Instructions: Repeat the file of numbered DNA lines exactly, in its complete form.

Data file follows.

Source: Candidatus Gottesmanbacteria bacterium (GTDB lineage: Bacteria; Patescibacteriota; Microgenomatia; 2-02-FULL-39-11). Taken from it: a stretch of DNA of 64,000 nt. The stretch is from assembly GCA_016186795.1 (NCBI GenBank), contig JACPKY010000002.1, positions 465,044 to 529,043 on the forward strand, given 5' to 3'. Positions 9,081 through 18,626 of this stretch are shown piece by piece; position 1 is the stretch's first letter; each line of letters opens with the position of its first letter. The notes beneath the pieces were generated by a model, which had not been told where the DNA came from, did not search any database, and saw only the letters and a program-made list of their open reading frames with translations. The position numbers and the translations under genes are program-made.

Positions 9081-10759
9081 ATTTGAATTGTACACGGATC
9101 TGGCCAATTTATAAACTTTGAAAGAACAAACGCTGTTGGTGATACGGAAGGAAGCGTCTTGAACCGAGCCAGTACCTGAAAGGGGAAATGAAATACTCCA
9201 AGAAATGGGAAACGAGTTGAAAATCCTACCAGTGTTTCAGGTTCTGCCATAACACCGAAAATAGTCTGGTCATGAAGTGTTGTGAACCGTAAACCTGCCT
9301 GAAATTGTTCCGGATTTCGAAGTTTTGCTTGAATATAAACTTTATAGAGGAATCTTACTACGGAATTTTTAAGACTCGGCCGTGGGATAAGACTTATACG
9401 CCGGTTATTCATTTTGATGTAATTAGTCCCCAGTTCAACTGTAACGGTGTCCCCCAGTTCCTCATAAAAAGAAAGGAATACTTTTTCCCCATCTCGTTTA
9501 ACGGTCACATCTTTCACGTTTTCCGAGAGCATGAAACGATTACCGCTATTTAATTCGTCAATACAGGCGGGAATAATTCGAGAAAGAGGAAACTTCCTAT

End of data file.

Source: Candidatus Gottesmanbacteria bacterium (GTDB lineage: Bacteria; Patescibacteriota; Microgenomatia; 2-02-FULL-39-11). Taken from it: a stretch of DNA of 64,000 nt. The stretch is from assembly GCA_016186795.1 (NCBI GenBank), contig JACPKY010000002.1, positions 465,044 to 529,043 on the forward strand, given 5' to 3'. Positions 9,081 through 18,626 of this stretch are shown piece by piece; position 1 is the stretch's first letter; each line of letters opens with the position of its first letter. The notes beneath the pieces were generated by a model, which had not been told where the DNA came from, did not search any database, and saw only the letters and a program-made list of their open reading frames with translations. The position numbers and the translations under genes are program-made.

Positions 9081-10759
9081 ATTTGAATTGTACACGGATC
9101 TGGCCAATTTATAAACTTTGAAAGAACAAACGCTGTTGGTGATACGGAAGGAAGCGTCTTGAACCGAGCCAGTACCTGAAAGGGGAAATGAAATACTCCA
9201 AGAAATGGGAAACGAGTTGAAAATCCTACCAGTGTTTCAGGTTCTGCCATAACACCGAAAATAGTCTGGTCATGAAGTGTTGTGAACCGTAAACCTGCCT
9301 GAAATTGTTCCGGATTTCGAAGTTTTGCTTGAATATAAACTTTATAGAGGAATCTTACTACGGAATTTTTAAGACTCGGCCGTGGGATAAGACTTATACG
9401 CCGGTTATTCATTTTGATGTAATTAGTCCCCAGTTCAACTGTAACGGTGTCCCCCAGTTCCTCATAAAAAGAAAGGAATACTTTTTCCCCATCTCGTTTA
9501 ACGGTCACATCTTTCACGTTTTCCGAGAGCATGAAACGATTACCGCTATTTAATTCGTCAATACAGGCGGGAATAATTCGAGAAAGAGGAAACTTCCTAT